Windows are one way we dress up the exterior and interior of our homes, but without special attention, they can be huge energy drains. A home energy audit (check with your electric cooperative) can identify just how much conditioned air you may be losing to the outdoors through single-pane windows, windows with poor or no weatherstripping or caulking and windows without drapes or other coverings. It might be the equivalent of leaving the front door wide open!
According to the U.S. Department of Energy:
- In winter, about 30 percent of your home’s heating energy is lost through windows
- In summer, about 76 percent of the sunlight that falls on double-pane windows enters as heat.
The Missouri Department of Natural Resources offers these tips on cutting energy loss through windows:
Upgrade — Replace those single-pane windows with doubles. They may cost twice as much but will pay for themselves in much-reduced energy costs.
Add storm windows — Can’t afford new windows? Add plastic sheeting inside or outside. That’s the least expensive option. Glass storm windows with wood, metal or vinyl frames are another option. DNR estimates payback for storm windows ranges from several months to a year for plastic sheeting and five to 10 years for glass.
Dress up windows and save — Insulating shades, drapes, shutters, awnings and screens provide some insulation to windows. In summer, pull them tight to keep the sunlight out during the day. In winter, open the treatments up to let sunlight in during the day and close again at night. Tightly woven fabrics with separate or reflective linings are best for drapes.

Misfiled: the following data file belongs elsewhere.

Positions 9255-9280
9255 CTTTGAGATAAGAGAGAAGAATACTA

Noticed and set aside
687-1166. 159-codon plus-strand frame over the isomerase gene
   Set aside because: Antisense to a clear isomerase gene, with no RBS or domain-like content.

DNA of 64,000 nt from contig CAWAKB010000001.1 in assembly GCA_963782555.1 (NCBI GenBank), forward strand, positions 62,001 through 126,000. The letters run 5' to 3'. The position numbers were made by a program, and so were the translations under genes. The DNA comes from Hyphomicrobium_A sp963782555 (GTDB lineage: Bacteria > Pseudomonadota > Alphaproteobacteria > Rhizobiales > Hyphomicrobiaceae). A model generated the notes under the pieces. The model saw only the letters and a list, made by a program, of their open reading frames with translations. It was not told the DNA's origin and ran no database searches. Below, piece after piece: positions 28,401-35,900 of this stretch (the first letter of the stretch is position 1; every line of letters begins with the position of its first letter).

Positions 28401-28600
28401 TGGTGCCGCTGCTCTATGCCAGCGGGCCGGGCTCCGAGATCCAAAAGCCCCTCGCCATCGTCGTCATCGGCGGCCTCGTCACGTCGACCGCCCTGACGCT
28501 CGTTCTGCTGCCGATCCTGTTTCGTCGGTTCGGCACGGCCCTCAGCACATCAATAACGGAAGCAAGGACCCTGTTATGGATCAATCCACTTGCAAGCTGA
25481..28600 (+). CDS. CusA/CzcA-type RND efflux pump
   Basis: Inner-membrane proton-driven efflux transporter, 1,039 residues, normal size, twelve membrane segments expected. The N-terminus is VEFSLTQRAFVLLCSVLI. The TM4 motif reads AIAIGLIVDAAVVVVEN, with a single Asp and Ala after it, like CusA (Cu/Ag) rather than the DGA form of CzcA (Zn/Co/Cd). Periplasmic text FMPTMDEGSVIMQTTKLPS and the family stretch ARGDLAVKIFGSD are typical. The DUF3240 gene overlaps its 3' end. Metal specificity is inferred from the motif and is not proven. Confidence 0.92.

Add reflective films — This treatment reflects sunlight away from windows and reflects heat back into the room.
Caulk and weatherstrip — These inexpensive methods stop air leaks around windows and can be applied by most homeowners themselves. In older houses and historic houses, replace window glazings that are cracked.
Plan window location — If you’re adding a room or even building a new house, orient windows to the south and use roof overhangs to shade windows on the east and west from the sun in summer. Overhangs are much less effective against the lower angles of the east and west sun, so reduce the size and number of east- and west-facing windows to reduce energy use.
Plant a tree — Strategically planting deciduous trees near south-, east- and west-facing windows will provide needed shade in the summer but let in the sun’s heat during winter.
Close up in summer — Close all window coverings during hours the air conditioner is operating. If the air conditioner is not in use, close those windows and window treatments receiving direct sunlight. If you’re aiming for cross ventilation, use only shaded windows.
Open and close in winter — In winter, there are about 16 hours a day when windows are enormous heat drains. To maximize efficiency, open the window treatment on south-facing windows for the six best hours of sunshine. These windows gain more heat during the day than they lose at night. Night insulation is very effective. On east windows, open the treatment for the three best morning hours and on the west, for the three best afternoon hours. On north windows, close them unless there is sun in the morning or afternoon.